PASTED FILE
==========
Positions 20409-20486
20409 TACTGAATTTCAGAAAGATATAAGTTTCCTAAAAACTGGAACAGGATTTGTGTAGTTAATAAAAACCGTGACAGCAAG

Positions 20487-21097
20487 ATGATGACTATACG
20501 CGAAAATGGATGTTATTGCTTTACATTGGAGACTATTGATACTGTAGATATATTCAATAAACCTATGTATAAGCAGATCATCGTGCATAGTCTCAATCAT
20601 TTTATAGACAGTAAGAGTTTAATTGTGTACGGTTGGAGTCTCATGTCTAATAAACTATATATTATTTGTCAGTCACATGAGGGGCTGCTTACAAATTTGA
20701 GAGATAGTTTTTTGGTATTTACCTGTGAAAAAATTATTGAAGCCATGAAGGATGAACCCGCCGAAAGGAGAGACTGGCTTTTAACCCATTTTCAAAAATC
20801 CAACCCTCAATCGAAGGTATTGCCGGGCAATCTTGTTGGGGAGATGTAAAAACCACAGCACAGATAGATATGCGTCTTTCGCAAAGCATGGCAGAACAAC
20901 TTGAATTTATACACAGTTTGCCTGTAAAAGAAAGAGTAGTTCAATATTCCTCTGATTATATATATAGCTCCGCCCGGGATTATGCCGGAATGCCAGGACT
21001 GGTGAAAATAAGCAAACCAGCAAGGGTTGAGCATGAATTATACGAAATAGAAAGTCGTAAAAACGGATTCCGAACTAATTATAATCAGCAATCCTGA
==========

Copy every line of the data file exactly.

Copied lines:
Positions 20409-20486
20409 TACTGAATTTCAGAAAGATATAAGTTTCCTAAAAACTGGAACAGGATTTGTGTAGTTAATAAAAACCGTGACAGCAAG

Positions 20487-21097
20487 ATGATGACTATACG
20501 CGAAAATGGATGTTATTGCTTTACATTGGAGACTATTGATACTGTAGATATATTCAATAAACCTATGTATAAGCAGATCATCGTGCATAGTCTCAATCAT
20601 TTTATAGACAGTAAGAGTTTAATTGTGTACGGTTGGAGTCTCATGTCTAATAAACTATATATTATTTGTCAGTCACATGAGGGGCTGCTTACAAATTTGA
20701 GAGATAGTTTTTTGGTATTTACCTGTGAAAAAATTATTGAAGCCATGAAGGATGAACCCGCCGAAAGGAGAGACTGGCTTTTAACCCATTTTCAAAAATC
20801 CAACCCTCAATCGAAGGTATTGCCGGGCAATCTTGTTGGGGAGATGTAAAAACCACAGCACAGATAGATATGCGTCTTTCGCAAAGCATGGCAGAACAAC
20901 TTGAATTTATACACAGTTTGCCTGTAAAAGAAAGAGTAGTTCAATATTCCTCTGATTATATATATAGCTCCGCCCGGGATTATGCCGGAATGCCAGGACT
21001 GGTGAAAATAAGCAAACCAGCAAGGGTTGAGCATGAATTATACGAAATAGAAAGTCGTAAAAACGGATTCCGAACTAATTATAATCAGCAATCCTGA